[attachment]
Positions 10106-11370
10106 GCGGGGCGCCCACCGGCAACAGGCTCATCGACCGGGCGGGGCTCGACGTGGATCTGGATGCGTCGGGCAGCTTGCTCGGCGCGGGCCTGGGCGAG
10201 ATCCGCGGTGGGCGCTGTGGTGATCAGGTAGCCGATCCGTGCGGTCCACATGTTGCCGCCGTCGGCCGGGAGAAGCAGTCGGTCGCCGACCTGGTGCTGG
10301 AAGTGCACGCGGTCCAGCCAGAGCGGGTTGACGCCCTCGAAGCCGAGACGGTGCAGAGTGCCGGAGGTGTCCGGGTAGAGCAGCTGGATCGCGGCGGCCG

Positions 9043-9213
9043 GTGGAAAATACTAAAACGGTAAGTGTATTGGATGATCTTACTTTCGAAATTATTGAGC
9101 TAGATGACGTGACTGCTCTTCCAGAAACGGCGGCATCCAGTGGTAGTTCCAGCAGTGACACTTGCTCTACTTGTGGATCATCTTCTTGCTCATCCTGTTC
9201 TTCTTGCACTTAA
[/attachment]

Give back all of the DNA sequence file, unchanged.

Positions 10106-11370
10106 GCGGGGCGCCCACCGGCAACAGGCTCATCGACCGGGCGGGGCTCGACGTGGATCTGGATGCGTCGGGCAGCTTGCTCGGCGCGGGCCTGGGCGAG
10201 ATCCGCGGTGGGCGCTGTGGTGATCAGGTAGCCGATCCGTGCGGTCCACATGTTGCCGCCGTCGGCCGGGAGAAGCAGTCGGTCGCCGACCTGGTGCTGG
10301 AAGTGCACGCGGTCCAGCCAGAGCGGGTTGACGCCCTCGAAGCCGAGACGGTGCAGAGTGCCGGAGGTGTCCGGGTAGAGCAGCTGGATCGCGGCGGCCG

Positions 9043-9213
9043 GTGGAAAATACTAAAACGGTAAGTGTATTGGATGATCTTACTTTCGAAATTATTGAGC
9101 TAGATGACGTGACTGCTCTTCCAGAAACGGCGGCATCCAGTGGTAGTTCCAGCAGTGACACTTGCTCTACTTGTGGATCATCTTCTTGCTCATCCTGTTC
9201 TTCTTGCACTTAA